Judging the merits of this charge will be difficult enough in the courtroom; from here, it's impossible. Mbuli is a notoriously bigheaded troublemaker who gathered more than his share of enemies back when he manned the ANC's cultural affairs desk, and many are skeptical of his claim that he was set up by apartheid-trained police and government officials whose drug and arms dealing he was about to expose. But some facts are undisputed. Mbuli definitely was the target of an unsolved murder attempt in 1996. Swaziland police have definitely reported that tips from Mbuli led to seizures of drugs. He definitely was arrested in possession of a bag which some pro-Mbuli accounts inaccurately refer to as an "envelope" containing currency just stolen from a nearby bank. (He was lured, he insists, by an anonymous phone call promising murder leads, supposedly delivered in that bag.) Strangely, the bank's surveillance cameras were out of order the day of the crime, and no eyewitness at a June hearing could place Mbuli or his accused accomplices at the scene even though the singer is a well-known and highly recognizable six-four. One of the arresting officers is now reported to have committed suicide. And most striking, this courageous artist and honored apartheid fighter, this culture hero who performed at Mandela's inauguration, will definitely have been detained for almost 16 months without bail when and if his long-delayed trial begins January 26.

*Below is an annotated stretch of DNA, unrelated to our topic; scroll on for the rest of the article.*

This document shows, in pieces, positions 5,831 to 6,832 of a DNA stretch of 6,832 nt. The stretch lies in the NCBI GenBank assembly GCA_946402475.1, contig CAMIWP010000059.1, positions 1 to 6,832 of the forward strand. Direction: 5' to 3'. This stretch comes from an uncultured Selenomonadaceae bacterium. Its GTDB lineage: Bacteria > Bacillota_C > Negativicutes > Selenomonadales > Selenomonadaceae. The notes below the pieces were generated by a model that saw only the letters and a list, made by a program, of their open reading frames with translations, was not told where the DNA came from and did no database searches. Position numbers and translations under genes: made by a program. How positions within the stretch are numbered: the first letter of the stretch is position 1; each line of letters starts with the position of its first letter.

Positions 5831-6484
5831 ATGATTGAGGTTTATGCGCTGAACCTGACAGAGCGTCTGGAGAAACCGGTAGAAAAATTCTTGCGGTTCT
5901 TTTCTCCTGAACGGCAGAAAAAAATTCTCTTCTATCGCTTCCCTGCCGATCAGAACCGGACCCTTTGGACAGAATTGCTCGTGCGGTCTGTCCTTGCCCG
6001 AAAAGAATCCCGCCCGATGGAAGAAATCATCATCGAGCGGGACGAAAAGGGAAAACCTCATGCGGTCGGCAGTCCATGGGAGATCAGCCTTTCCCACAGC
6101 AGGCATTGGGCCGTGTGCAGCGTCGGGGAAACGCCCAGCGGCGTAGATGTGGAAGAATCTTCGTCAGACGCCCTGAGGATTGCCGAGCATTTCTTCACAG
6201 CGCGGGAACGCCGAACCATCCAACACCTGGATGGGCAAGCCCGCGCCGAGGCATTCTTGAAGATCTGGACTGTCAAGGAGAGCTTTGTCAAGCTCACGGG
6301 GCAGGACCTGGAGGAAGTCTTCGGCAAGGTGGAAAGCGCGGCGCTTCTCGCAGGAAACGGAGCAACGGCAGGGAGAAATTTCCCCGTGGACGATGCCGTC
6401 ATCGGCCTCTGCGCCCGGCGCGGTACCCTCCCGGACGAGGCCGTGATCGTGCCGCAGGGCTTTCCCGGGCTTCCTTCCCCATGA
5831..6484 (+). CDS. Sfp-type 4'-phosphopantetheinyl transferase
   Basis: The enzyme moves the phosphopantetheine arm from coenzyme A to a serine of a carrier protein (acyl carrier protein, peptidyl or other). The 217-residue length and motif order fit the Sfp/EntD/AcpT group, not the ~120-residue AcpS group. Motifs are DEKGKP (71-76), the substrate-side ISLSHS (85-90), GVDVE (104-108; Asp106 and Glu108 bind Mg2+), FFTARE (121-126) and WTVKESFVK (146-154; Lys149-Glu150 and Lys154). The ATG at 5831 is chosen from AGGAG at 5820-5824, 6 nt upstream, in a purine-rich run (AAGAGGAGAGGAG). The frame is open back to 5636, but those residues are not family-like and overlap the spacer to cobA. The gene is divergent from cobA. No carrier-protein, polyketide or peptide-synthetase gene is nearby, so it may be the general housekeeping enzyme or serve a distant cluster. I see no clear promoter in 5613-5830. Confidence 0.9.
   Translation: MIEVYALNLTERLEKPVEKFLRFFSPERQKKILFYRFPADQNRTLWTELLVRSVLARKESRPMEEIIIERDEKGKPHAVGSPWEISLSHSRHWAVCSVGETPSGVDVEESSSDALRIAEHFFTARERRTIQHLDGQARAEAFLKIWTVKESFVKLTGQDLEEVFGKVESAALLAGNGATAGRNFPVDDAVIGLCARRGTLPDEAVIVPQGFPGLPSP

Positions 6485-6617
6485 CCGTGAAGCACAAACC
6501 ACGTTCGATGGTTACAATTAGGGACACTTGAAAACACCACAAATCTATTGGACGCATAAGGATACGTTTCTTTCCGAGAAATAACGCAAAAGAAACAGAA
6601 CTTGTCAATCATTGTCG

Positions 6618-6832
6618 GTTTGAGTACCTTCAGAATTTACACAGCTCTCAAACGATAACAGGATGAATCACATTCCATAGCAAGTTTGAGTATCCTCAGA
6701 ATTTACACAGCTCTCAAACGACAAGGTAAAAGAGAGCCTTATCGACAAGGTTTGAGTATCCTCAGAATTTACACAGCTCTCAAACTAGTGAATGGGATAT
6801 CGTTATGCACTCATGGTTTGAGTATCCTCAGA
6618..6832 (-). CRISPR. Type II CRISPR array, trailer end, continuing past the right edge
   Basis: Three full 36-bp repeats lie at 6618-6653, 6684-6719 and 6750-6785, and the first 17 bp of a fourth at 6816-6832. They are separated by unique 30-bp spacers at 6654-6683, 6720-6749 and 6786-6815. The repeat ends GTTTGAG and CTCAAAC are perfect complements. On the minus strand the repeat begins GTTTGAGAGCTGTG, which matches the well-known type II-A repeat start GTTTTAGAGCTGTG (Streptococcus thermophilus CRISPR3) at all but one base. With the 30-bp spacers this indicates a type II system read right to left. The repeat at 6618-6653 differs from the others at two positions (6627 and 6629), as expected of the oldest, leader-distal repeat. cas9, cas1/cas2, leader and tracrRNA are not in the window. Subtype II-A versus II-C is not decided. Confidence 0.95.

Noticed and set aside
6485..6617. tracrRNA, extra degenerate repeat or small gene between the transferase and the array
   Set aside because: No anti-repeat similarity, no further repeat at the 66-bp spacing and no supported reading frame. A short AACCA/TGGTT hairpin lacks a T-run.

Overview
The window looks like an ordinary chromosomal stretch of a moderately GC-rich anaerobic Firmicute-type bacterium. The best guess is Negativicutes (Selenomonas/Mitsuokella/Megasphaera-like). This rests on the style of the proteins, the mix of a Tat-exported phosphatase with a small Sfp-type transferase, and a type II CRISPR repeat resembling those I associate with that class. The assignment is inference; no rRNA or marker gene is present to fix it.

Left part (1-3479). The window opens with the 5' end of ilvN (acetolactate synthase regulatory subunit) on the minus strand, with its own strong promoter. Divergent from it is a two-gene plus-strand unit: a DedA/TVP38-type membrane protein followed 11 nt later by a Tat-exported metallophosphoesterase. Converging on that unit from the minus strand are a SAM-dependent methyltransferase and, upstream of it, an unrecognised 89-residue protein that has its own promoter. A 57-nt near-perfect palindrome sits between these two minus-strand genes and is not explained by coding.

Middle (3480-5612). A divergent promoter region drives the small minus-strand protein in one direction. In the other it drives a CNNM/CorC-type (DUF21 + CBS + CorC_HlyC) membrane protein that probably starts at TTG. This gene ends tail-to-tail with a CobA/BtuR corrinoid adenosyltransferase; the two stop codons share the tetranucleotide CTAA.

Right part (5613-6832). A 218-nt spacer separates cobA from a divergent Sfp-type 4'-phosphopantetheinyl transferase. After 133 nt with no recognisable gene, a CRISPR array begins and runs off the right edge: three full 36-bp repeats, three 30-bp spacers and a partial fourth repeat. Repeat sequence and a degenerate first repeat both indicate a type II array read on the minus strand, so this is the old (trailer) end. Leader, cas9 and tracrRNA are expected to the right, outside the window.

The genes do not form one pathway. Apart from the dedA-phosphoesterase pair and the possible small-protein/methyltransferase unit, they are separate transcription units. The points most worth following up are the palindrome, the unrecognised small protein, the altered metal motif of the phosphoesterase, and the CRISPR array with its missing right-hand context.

Despite the bag, and with all respect for some credible counsel to the contrary, I think it's quite possible Mbuli was framed, and am convinced that without witnesses the prosecution case looks fatally flawed regardless. But even if there are no government officials conspiring against the man, even if working South Africans black as well as white now perceive armed robbery as a problem-not-symptom requiring draconian punishment, 16 months of detention without trial seems more like apartheid than uhuru to me. Maybe maybe Mbuli is making up the drug running he cites in the accompanying interview. But do you really think he's making up the dog bites? Continuing economic brutality we could see coming. But we were naive enough to hope that the police state would wither away even so and to believe that if democracy means anything, then the impossible balancing act the ANC government is stuck with deserves and in fact demands artistic scrutiny.